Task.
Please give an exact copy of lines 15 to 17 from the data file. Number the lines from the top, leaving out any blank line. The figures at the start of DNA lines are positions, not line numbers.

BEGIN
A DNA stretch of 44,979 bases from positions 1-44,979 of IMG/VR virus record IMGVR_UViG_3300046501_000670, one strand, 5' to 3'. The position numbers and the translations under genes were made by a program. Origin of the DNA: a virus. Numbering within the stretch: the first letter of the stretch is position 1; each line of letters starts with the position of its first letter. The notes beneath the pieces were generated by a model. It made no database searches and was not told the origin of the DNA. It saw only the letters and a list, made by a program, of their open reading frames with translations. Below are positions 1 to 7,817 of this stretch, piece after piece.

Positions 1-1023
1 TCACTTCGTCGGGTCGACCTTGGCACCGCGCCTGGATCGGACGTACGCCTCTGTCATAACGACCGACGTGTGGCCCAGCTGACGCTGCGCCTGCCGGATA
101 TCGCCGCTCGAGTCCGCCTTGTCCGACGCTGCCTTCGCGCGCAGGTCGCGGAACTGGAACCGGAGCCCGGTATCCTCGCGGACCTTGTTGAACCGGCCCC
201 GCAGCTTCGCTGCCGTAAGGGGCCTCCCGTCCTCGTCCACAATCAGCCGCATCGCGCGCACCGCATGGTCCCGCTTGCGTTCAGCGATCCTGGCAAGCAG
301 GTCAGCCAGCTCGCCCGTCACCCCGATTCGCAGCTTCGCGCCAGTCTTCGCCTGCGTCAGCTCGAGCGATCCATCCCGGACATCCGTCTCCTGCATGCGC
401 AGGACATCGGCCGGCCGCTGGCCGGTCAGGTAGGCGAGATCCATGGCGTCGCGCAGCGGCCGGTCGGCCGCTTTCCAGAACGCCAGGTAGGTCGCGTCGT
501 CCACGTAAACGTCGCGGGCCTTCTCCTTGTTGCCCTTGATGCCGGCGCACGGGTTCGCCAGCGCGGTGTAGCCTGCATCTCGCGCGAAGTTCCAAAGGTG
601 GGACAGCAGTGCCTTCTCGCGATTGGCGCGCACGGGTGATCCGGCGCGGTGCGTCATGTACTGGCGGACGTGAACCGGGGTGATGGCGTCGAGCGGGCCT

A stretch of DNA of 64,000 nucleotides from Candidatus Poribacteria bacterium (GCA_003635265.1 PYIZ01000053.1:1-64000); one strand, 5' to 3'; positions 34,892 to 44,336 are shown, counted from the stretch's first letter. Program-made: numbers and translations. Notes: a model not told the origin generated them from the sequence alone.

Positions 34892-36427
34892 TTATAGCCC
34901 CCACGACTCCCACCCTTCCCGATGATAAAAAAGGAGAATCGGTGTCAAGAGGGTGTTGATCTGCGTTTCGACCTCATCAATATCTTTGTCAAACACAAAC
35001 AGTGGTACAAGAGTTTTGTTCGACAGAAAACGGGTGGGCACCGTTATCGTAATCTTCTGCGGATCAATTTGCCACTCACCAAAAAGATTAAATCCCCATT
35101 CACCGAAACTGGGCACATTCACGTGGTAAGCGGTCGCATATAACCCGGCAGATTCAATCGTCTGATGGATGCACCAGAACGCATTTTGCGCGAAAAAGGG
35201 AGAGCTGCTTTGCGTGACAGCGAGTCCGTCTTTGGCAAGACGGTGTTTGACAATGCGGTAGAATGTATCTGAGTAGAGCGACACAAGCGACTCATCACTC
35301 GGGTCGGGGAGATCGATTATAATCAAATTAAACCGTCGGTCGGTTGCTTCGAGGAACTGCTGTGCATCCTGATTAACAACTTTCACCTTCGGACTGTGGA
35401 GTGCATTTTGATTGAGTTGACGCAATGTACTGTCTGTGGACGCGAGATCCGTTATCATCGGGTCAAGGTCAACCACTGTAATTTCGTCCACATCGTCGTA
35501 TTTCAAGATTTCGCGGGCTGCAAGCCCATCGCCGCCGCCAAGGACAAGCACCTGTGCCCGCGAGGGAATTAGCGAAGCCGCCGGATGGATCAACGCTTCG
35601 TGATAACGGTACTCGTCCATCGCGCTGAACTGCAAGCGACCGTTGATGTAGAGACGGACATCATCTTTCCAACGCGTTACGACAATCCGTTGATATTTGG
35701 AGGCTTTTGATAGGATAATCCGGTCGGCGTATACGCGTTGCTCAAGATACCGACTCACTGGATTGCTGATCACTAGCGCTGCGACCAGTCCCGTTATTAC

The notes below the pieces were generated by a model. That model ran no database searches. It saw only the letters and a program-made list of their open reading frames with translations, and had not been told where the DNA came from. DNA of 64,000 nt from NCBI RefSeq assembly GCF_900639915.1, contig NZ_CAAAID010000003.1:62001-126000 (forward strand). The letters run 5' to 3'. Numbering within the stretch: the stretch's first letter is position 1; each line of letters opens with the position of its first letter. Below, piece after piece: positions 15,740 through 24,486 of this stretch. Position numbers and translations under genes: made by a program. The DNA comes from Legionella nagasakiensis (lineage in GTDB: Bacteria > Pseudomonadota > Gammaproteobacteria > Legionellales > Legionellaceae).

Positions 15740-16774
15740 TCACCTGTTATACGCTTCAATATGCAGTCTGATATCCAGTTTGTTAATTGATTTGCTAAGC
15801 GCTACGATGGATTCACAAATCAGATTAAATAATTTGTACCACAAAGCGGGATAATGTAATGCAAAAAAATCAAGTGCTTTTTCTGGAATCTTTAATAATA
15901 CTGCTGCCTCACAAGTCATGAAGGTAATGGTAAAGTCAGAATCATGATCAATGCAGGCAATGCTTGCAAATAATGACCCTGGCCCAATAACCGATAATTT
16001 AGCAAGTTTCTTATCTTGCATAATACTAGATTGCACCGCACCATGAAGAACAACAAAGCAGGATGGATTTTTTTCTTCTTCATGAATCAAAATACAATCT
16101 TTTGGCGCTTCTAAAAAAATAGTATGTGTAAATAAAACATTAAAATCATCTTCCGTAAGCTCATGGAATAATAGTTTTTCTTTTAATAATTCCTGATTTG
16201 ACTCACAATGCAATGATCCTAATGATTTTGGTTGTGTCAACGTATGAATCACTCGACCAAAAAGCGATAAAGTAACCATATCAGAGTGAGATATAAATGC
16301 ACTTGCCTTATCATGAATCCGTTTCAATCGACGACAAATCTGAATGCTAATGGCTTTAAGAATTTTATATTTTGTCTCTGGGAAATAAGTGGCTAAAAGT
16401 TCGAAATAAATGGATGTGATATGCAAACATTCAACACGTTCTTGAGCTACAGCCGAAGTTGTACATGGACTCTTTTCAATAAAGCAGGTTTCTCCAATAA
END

35101 CACCGAAACTGGGCACATTCACGTGGTAAGCGGTCGCATATAACCCGGCAGATTCAATCGTCTGATGGATGCACCAGAACGCATTTTGCGCGAAAAAGGG
35201 AGAGCTGCTTTGCGTGACAGCGAGTCCGTCTTTGGCAAGACGGTGTTTGACAATGCGGTAGAATGTATCTGAGTAGAGCGACACAAGCGACTCATCACTC
35301 GGGTCGGGGAGATCGATTATAATCAAATTAAACCGTCGGTCGGTTGCTTCGAGGAACTGCTGTGCATCCTGATTAACAACTTTCACCTTCGGACTGTGGA